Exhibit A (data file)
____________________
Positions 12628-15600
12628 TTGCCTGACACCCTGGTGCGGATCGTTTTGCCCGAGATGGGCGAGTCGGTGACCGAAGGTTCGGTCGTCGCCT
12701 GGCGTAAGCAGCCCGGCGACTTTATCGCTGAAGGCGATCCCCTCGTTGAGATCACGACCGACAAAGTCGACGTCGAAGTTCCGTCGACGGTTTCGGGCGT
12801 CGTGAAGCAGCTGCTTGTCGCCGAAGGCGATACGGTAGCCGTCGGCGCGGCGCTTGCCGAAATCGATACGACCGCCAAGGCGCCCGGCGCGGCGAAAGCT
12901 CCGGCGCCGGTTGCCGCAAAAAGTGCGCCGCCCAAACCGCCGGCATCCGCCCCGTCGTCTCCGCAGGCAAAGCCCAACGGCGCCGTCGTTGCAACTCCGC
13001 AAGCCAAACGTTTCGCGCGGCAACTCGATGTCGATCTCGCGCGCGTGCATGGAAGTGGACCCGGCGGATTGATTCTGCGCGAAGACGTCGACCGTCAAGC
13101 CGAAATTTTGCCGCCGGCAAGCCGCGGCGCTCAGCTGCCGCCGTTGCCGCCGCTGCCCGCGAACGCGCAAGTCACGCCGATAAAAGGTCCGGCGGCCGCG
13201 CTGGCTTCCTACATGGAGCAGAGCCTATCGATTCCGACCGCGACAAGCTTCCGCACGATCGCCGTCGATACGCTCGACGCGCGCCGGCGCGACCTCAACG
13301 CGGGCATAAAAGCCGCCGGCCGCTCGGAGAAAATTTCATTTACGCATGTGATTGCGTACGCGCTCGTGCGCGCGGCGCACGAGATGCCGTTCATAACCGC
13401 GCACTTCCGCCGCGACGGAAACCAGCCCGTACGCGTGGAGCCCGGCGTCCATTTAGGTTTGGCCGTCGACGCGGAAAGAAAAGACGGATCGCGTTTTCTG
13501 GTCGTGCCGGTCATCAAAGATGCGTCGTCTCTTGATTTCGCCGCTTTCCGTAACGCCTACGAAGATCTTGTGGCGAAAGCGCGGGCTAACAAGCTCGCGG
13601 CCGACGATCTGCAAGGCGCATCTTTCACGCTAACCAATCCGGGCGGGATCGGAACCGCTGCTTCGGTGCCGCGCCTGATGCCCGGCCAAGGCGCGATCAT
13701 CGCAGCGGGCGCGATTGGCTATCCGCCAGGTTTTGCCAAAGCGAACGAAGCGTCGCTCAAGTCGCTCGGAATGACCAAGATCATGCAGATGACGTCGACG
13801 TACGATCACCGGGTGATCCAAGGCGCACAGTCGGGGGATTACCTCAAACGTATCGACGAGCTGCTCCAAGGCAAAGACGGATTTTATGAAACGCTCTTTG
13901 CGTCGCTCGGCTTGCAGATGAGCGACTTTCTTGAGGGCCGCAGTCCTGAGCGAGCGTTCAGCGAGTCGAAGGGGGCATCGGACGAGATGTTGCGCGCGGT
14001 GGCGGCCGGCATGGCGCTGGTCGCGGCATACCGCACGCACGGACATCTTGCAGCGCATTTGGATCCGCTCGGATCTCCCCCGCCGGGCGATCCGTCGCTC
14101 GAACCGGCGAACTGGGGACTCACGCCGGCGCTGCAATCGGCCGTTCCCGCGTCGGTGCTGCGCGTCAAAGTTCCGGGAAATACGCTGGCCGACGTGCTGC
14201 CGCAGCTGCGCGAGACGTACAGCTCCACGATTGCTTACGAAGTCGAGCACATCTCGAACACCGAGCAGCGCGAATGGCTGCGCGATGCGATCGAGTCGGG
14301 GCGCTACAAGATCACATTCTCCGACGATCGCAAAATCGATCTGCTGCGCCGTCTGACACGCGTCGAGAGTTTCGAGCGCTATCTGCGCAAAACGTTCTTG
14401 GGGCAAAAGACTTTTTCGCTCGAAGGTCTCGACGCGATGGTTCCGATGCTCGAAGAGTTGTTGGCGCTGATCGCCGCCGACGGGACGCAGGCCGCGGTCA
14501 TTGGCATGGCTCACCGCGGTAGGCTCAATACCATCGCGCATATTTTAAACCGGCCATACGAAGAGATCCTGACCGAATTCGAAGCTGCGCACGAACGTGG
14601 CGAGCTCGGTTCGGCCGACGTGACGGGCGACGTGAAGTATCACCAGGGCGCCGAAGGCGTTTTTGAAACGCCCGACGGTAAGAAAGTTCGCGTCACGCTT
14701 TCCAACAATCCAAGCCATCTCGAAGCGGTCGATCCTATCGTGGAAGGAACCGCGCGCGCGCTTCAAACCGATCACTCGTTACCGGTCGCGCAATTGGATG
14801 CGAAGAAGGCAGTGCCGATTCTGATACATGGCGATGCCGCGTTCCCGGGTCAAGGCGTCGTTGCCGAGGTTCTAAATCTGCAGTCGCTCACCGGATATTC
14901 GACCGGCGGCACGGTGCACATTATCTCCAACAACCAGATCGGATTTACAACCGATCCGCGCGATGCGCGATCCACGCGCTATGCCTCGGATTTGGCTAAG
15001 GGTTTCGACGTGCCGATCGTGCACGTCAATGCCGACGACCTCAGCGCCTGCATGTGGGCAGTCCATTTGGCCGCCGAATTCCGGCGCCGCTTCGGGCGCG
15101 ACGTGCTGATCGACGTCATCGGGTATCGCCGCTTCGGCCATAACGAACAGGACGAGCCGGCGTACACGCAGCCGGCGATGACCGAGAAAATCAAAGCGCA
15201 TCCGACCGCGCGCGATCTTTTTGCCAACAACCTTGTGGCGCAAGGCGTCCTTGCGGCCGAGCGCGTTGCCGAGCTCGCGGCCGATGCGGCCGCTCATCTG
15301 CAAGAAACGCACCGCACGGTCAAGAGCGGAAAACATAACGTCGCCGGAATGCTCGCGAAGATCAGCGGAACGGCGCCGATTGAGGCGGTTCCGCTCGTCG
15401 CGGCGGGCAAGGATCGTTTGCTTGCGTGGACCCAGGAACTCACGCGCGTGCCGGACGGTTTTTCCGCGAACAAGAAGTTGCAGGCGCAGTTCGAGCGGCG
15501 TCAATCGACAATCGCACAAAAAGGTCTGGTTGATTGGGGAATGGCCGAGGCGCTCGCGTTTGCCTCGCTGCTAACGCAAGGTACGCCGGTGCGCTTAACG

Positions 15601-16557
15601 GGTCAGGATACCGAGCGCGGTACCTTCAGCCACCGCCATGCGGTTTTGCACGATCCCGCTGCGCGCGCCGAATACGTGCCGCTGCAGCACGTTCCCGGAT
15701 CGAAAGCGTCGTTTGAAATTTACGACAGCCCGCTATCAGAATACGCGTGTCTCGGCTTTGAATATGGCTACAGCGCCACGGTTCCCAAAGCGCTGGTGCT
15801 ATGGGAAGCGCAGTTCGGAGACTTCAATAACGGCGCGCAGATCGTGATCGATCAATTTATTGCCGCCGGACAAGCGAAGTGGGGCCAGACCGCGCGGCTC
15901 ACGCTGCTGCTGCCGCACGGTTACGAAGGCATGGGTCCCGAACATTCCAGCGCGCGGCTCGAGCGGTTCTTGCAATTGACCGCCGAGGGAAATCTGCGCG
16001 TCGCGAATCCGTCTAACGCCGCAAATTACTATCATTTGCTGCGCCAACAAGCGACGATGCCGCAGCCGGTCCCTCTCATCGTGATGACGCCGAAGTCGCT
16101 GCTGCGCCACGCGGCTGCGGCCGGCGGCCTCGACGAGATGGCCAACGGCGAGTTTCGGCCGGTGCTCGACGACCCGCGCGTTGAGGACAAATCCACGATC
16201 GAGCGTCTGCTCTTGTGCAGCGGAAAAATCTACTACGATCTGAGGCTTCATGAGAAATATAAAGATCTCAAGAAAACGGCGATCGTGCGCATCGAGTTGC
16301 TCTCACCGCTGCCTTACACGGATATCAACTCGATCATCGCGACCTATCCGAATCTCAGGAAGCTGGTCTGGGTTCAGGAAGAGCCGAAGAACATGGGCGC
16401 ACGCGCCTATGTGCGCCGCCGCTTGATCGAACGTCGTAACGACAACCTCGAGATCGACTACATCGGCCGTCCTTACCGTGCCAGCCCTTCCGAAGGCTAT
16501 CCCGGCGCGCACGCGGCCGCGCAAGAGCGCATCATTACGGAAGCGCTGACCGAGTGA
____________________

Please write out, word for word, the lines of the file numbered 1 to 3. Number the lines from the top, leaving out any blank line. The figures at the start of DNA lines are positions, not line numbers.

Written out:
Positions 12628-15600
12628 TTGCCTGACACCCTGGTGCGGATCGTTTTGCCCGAGATGGGCGAGTCGGTGACCGAAGGTTCGGTCGTCGCCT
12701 GGCGTAAGCAGCCCGGCGACTTTATCGCTGAAGGCGATCCCCTCGTTGAGATCACGACCGACAAAGTCGACGTCGAAGTTCCGTCGACGGTTTCGGGCGT